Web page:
Early November. According to multiple studio sources and producers who spoke with IndieWire, that’s when post-WGA strike film production will begin to return in earnest for those projects that shut down when the SAG-AFTRA strike began. For everything else that needs to start fresh, it’s the top of 2024.
That, of course, operates on the presumption/shared hope that the SAG-AFTRA strike concludes by the end of October. Actors’ negotiations with the AMPTP return October 2; from that day forward, there’s a mad dash for the finite number of resources, stages, and time. Many actors and even below-the-line talent could find themselves double-booked between movies and TV commitments, all of which want to start or restart at the same time.
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“Put simply,” one studio executive said, “people have to wait their turn.”
At a minimum, productions need a couple of weeks to gather actors and crew, allow for rehearsals, and rent equipment. “We have so many projects that are in the pipeline just ready to go,” one source familiar with shooting schedules told IndieWire. “Once the strikes are over, it’s going to be, BOOM. They’re going to be shot out of a cannon most of them trying to start up production. The disruption of schedules, talent schedules, sound stage schedules, equipment rental schedules.”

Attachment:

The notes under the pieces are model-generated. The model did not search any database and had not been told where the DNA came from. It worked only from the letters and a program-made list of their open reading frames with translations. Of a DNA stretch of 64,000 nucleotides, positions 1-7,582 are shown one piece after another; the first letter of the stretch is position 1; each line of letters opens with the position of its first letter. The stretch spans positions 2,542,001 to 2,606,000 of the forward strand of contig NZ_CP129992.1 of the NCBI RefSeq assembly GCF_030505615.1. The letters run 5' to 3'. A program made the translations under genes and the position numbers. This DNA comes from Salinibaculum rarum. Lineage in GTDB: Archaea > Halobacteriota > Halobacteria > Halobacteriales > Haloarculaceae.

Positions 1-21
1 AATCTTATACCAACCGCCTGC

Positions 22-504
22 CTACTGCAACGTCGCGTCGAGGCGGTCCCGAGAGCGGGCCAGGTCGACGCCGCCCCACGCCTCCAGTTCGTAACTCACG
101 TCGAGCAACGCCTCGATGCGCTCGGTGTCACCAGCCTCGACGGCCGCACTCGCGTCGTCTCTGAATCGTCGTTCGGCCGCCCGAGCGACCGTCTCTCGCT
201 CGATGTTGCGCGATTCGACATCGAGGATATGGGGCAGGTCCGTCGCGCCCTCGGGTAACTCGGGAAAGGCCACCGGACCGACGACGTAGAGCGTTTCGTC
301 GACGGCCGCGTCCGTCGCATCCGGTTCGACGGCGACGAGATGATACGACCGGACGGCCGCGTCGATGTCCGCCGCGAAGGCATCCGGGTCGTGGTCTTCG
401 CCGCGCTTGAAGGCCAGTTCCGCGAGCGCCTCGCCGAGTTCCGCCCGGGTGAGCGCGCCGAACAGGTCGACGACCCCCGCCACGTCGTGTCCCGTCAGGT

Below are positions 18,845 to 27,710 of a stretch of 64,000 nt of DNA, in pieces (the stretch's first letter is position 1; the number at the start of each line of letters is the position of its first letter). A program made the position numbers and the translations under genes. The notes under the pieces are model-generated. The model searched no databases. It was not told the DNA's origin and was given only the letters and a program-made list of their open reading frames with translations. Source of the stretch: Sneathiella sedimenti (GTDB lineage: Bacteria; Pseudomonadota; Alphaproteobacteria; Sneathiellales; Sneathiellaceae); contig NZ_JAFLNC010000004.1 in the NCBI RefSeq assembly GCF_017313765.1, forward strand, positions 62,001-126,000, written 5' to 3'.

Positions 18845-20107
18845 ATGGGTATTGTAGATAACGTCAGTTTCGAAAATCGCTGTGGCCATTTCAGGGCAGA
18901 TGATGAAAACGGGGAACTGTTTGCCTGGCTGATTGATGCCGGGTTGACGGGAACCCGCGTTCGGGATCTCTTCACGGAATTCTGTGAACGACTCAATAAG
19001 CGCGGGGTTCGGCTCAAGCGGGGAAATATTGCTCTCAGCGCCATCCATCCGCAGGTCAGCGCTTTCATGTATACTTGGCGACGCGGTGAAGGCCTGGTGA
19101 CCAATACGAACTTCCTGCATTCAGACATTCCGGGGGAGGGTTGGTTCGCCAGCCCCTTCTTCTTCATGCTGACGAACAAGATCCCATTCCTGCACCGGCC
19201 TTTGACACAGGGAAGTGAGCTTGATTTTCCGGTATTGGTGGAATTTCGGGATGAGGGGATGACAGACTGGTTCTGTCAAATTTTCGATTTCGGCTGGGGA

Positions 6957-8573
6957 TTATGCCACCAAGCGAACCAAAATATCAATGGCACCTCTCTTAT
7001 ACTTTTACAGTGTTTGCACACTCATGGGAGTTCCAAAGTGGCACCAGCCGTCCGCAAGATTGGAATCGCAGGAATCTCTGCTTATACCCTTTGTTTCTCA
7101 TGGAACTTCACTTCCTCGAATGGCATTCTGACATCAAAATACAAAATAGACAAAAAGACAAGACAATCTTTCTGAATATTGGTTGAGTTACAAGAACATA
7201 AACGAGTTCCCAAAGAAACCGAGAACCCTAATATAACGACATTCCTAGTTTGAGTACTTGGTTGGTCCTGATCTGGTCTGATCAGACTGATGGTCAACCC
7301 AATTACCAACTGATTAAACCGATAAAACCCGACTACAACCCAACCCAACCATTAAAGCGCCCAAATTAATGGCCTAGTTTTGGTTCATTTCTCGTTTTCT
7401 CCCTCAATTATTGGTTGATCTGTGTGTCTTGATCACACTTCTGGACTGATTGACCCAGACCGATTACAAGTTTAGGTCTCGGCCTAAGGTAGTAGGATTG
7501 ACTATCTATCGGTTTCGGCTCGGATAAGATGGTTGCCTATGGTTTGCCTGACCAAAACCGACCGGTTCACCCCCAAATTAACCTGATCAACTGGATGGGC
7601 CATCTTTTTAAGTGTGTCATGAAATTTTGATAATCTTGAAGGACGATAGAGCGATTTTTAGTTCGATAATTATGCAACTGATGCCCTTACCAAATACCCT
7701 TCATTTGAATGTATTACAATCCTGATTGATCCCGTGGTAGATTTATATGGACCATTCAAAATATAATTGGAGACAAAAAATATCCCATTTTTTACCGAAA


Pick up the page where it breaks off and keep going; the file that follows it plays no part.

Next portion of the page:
Movies like “Deadpool 3” and “Snow White” at Disney, the “Gladiator” sequel and “Mission: Impossible 8” at Paramount, Universal’s “Wicked” movies and “Twisters,” or Warner Bros.’ “Beetlejuice” and “Mortal Kombat” sequels, as well as the next Clint Eastwood film, all halted once the strikes started.
Priority slots will go to movies with just days left to shoot. Most studios retained their stages and on-location sets; top-priority films like “Deadpool 3” retained enough equipment that its return could be a matter of days rather than weeks. (Production stages picking up dust is one reason why studios disclosed they’re losing $300 million-$500 million during the strike.) No new projects can move into the stages until they’re wrapped. Movies with overseas locations will take longer to restart. And then there’s the movies that wrapped but need actors to return so that they can record ADR and finish post-production.
“There is actually a really healthy and great dialogue that goes on between studios,” the executive said, adding that some will make carve-outs for actors to do publicity for other studio films. “It’s not obstructionist in the way that you might think.”
Per one broadcast network insider, a well-oiled TV show can get back up and running in 2 months or so; add another month for shows that must start from scratch.
Another TV insider is more optimistic; they say production could restart within two to three weeks of a SAG-AFTRA deal. Under that theory, and with a swift conclusion to the actors’ guild negotiations, the new TV season could start in January. Production schedules for those TV shows will be intense: They need to bank enough episodes to allow a season to begin in earnest. No one wants to air new work followed by a three-week gap.